Developing Industrial Policy And Leveraging Clustering

  • A more advanced stage of industrial policy involves the intentional formation of clusters with industries that have synergies with extractive industries, related sectors, and technological institutes.
  • Clusters of geographically concentrated areas of industrial development are known to enable innovation, the dissemination of knowledge, the reduction of transaction costs, the acquisition of best practices, and an increase in competitiveness. 
  • With an emphasis is on the linkages that arise from mutual connections and interactions with individual industries and associated institutions, clusters bring together a concentration of expertise among closely linked industries and companies in which extensive investment in specialized factors of production catalyzes a growth trajectory.
  • Clusters can also be encouraged through the use of Special Economic Zones (SEZs) (for more information, refer to the Special Economic Zones (SEZs) section).
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[1] Porter, 1990; den Hertzog et al., 1999; Roelandt et al., 2000; Singh, 2001., as cited in Economic Commission for Africa, Minerals Cluster Policy Study in Africa: Pilot Studies of South Africa and Mozambique report, (Addis Ababa: Economic Commission for Africa, 2004), 25

Key Resources

Topic Briefing

Creating horizontal linkages may also involve creating a conducive environment for public-private partnerships involving economic research organizations, industry federations, and companies to raise initiatives aiming at the transfer of capabilities from one sector to the other.

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A more advanced stage of industrial policy involves the intentional formation of clusters with industries that have synergies with: extractive industries, related sectors, and technological institutes. Clusters of geographically concentrated areas of industrial development are known to enable innovation, the dissemination of knowledge, the reduction of transaction costs, the acquisition of best practices, and an increase in competitiveness. This is how Trinidad and Tobago, for example, enabled the development of horizontal linkages from its gas sector to the rest of the economy, as described in the key resource Extractive Industries: Optimizing Value Retention in Host Countries below.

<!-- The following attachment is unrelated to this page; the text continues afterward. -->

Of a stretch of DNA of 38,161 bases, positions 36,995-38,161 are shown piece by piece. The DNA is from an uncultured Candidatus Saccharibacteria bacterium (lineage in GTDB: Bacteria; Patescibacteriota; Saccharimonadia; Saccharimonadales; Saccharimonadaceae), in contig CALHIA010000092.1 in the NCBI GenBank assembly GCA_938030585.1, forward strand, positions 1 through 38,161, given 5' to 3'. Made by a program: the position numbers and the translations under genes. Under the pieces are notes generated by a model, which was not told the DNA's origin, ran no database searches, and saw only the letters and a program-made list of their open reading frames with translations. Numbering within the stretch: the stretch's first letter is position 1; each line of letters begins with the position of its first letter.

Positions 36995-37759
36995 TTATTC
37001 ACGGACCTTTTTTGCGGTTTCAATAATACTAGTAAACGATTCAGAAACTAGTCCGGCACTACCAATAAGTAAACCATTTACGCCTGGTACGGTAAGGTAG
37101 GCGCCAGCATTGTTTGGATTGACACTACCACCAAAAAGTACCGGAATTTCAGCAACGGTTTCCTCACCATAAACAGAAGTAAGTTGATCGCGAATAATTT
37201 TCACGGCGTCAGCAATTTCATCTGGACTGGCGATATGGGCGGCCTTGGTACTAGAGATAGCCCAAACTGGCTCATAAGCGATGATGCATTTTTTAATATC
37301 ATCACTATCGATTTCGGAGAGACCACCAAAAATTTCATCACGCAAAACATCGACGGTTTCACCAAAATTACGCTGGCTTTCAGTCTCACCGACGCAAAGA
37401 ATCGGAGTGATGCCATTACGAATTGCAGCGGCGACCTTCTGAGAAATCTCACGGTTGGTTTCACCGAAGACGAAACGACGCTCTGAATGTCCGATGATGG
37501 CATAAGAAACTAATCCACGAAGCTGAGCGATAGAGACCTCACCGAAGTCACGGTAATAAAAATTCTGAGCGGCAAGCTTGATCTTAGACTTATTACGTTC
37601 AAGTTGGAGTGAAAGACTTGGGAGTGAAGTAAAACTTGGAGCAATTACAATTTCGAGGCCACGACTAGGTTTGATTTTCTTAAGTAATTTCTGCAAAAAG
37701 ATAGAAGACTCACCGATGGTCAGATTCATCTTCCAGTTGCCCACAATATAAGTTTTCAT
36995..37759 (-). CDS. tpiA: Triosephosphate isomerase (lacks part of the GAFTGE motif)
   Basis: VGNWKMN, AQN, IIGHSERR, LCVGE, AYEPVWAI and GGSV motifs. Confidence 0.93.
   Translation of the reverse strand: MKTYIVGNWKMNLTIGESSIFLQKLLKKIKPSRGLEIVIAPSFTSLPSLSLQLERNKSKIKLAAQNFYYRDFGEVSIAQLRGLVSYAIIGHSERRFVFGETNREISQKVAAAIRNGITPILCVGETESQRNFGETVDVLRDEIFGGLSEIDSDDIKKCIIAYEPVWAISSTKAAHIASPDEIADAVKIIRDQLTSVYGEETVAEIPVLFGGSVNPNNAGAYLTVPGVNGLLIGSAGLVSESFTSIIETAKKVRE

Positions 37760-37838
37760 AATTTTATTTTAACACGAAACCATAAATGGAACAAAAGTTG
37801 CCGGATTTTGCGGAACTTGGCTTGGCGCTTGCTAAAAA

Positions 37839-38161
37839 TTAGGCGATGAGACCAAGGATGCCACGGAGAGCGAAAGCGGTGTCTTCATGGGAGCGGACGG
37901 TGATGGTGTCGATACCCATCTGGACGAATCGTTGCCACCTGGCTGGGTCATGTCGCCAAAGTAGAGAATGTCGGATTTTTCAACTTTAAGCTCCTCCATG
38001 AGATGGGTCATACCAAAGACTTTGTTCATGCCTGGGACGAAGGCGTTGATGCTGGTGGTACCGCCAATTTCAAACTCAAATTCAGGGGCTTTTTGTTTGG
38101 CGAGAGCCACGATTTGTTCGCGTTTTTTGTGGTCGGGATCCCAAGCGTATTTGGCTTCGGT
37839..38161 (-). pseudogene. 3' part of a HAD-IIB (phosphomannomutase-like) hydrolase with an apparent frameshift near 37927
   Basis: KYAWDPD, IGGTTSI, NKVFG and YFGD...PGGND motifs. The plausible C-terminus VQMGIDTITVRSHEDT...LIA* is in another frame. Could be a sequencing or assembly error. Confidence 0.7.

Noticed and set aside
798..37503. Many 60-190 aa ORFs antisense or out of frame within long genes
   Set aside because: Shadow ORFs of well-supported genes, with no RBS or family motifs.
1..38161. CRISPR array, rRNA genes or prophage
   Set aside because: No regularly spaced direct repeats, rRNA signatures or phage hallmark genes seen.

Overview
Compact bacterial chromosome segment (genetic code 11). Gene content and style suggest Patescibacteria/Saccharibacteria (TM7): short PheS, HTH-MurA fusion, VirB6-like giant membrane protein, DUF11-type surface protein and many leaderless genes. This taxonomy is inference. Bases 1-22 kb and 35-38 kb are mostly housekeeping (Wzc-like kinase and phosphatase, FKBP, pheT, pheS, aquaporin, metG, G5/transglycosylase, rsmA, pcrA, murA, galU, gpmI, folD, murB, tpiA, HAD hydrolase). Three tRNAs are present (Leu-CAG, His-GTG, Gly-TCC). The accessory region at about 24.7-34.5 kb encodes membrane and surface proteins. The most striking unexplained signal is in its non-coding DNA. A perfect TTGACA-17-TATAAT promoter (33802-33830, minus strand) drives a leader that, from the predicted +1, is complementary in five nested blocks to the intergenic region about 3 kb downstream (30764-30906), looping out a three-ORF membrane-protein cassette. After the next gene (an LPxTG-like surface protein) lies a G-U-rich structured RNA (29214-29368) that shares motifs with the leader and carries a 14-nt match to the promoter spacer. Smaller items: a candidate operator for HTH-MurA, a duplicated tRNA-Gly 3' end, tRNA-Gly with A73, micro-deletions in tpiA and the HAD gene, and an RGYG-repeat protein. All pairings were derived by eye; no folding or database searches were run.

A useful overview of clusters is provided by the Economic Commission for Africa in its 2004 Minerals Cluster Policy Study in Africa. More information on this report can be  found in the key resources below.

In essence, a “cluster” is a concentration of expertise among closely linked industries and companies in which extensive investment in specialized factors of production catalyzes a growth trajectory. The emphasis is on the linkages that arise because of mutual connections and interaction between individual industries and with associated institutions. Clusters arise through the flow of information or products between companies that are functionally linked together. The agglomeration of producers, customers and competitors, whether based on geographical proximity or linked by complementary expertise, promotes efficiency and increases specialization. Clusters that are well established have the ability to constantly reinvent themselves, which contributes to ensuring the long-term sustainability of a particular industrial sector. Not only do firms improve the competitiveness of the main activity, but they also absorb new functions and activities and generate technological spillovers.[1]

Sometimes these clusters can be encouraged through the use of Special Economic Zones (SEZs). For more information on the potential, challenges and options for SEZs, refer to the Special Economic Zones (SEZs) section.